Mattress Coil Spring Fatigue and Weight-Bearing Support: Comparison of Weight-Bearing and Non–Weight-Bearing Springs

Published:October 14, 2022DOI:



      The purpose of this study was to compare the firmness of used mattress coil springs from the areas bearing greatest body weight versus areas subjected to little compression.


      Weight-bearing springs (WBS) extracted from the center of the mattresses (N = 32), and non–weight-bearing springs (NWBS) extracted from the head/foot were of the same mattresses. To determine spring weakness, a 1296-g ingot was placed on the coil, and the compression distance was measured (cm). In addition, a gauge was used to measure the amount of pressure required to compress the coil springs a distance of 2 cm. Comparison between WBS and NWBS data were statistically treated using independent t tests and a 1-way analysis of variance.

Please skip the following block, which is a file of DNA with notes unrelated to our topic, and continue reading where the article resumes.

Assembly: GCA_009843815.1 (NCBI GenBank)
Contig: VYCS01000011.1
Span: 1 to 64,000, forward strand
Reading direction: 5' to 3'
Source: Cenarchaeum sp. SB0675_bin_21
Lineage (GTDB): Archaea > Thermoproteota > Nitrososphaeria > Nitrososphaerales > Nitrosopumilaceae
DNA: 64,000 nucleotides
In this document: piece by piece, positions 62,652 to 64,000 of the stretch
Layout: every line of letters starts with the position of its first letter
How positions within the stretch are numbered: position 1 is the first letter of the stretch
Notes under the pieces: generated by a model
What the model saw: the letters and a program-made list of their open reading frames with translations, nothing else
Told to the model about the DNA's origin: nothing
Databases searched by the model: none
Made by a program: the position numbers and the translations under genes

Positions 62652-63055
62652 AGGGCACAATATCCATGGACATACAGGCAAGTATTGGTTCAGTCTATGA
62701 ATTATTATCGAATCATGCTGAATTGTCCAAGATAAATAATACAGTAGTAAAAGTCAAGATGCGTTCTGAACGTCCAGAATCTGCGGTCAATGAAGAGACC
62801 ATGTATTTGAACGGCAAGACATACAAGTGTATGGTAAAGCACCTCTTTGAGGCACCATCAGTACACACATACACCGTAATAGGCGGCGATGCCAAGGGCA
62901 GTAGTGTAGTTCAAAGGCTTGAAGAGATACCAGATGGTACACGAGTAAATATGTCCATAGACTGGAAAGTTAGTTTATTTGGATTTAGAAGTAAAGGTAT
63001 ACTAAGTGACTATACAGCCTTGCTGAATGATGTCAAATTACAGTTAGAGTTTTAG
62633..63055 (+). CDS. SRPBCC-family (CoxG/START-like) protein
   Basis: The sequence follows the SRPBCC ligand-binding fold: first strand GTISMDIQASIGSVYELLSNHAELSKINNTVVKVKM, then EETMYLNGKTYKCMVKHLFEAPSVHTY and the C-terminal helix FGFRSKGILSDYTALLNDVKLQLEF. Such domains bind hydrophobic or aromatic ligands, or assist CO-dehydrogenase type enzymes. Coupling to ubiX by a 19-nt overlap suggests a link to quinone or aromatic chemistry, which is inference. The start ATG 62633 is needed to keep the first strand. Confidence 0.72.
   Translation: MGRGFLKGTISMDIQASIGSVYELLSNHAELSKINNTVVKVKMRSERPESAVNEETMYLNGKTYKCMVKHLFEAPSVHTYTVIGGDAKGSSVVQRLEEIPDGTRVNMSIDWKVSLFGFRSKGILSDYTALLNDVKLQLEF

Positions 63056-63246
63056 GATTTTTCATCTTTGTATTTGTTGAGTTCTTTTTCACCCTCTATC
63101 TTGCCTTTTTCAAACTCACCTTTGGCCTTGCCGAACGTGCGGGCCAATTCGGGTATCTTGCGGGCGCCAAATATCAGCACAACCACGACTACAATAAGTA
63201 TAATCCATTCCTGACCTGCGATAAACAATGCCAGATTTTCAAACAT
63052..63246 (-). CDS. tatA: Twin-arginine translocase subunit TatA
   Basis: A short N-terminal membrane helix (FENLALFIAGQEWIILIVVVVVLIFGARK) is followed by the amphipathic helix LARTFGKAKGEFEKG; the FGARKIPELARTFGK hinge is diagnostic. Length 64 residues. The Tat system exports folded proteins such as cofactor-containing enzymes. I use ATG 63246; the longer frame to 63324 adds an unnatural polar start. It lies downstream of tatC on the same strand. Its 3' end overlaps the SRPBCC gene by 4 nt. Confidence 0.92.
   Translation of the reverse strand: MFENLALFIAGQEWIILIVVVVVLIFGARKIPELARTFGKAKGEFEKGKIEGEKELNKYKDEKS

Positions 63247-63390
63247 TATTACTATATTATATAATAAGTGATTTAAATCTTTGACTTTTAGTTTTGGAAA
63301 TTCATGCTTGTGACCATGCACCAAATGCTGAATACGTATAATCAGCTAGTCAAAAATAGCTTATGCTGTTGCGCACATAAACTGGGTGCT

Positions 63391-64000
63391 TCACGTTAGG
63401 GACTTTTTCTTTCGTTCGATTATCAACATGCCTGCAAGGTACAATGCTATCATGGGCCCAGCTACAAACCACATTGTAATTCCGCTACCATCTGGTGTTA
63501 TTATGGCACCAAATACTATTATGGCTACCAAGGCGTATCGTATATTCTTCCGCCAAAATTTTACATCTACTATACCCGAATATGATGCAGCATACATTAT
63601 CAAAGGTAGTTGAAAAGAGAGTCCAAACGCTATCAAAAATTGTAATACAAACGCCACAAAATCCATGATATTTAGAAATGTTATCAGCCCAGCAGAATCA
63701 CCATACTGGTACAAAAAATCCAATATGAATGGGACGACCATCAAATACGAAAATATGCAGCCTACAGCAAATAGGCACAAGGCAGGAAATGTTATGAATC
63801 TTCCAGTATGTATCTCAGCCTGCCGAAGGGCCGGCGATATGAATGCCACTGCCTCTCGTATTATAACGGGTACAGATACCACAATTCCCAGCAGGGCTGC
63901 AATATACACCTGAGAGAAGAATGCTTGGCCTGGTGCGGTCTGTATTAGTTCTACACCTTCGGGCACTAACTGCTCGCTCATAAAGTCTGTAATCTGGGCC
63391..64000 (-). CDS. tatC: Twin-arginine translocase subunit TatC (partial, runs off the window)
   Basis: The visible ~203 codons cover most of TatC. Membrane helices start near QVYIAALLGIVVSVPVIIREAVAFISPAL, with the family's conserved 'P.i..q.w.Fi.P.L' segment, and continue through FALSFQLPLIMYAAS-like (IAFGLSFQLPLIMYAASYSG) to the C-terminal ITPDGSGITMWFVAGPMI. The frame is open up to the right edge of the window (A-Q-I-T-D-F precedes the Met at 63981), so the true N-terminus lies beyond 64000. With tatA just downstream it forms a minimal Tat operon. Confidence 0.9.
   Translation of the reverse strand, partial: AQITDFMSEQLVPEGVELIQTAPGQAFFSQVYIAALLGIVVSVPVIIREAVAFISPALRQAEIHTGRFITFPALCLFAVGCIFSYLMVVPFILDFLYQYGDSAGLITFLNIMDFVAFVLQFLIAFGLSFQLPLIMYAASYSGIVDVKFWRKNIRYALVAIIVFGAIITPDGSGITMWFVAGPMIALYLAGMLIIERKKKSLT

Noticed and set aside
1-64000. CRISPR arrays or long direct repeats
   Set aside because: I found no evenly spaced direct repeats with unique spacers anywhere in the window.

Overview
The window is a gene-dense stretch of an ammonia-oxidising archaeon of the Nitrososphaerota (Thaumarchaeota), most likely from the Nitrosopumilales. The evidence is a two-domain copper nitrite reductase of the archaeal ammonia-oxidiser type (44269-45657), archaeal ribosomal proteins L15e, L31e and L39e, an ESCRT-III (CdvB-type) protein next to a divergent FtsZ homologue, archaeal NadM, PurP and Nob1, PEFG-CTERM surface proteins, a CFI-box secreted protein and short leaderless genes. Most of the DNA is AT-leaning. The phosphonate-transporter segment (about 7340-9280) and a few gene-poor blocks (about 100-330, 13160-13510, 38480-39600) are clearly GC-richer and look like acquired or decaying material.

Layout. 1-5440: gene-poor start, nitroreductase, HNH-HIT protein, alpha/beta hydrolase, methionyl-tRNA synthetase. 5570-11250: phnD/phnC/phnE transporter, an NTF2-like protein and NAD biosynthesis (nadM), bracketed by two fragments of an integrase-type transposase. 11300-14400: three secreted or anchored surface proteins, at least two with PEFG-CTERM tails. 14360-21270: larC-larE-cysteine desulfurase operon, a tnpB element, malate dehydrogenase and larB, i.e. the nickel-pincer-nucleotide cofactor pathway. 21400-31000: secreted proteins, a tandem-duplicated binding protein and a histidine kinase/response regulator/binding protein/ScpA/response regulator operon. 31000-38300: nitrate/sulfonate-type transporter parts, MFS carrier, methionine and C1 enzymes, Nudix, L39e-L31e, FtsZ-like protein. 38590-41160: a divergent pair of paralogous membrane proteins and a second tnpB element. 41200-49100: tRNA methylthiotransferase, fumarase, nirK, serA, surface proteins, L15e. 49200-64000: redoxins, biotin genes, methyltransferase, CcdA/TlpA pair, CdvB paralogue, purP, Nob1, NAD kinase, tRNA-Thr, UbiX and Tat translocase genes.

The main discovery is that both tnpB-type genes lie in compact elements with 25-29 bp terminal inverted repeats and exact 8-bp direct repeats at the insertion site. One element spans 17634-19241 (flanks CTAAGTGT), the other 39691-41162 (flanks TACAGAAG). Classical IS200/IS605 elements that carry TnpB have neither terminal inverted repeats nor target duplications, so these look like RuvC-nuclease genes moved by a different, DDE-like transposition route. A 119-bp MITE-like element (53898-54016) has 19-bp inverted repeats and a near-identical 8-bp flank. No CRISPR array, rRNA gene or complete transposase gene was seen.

There were no significant group differences in weight or height in unloaded coils. However, there were significant (P < .05) differences in coil spring compression distance under load (WBS = 2.78 ± 0.34 cm; NWBS = 1.52 ± 0.39 cm) and force gauge compression (WBS = 1090.51 ± 88.42 g; NWBS = 1213.12 ± 71.38 g) between groups.


      This study found that WBSs were weaker when compressed than the NWBS from used mattresses, and such characteristics may not be visually apparent in a mattress when not in use. Thus, coil springs in bedding systems may eventually fail to provide the initial structural support after use. Such sagging may compromise sleep posture with accompanying poor sleep quality and quantity.

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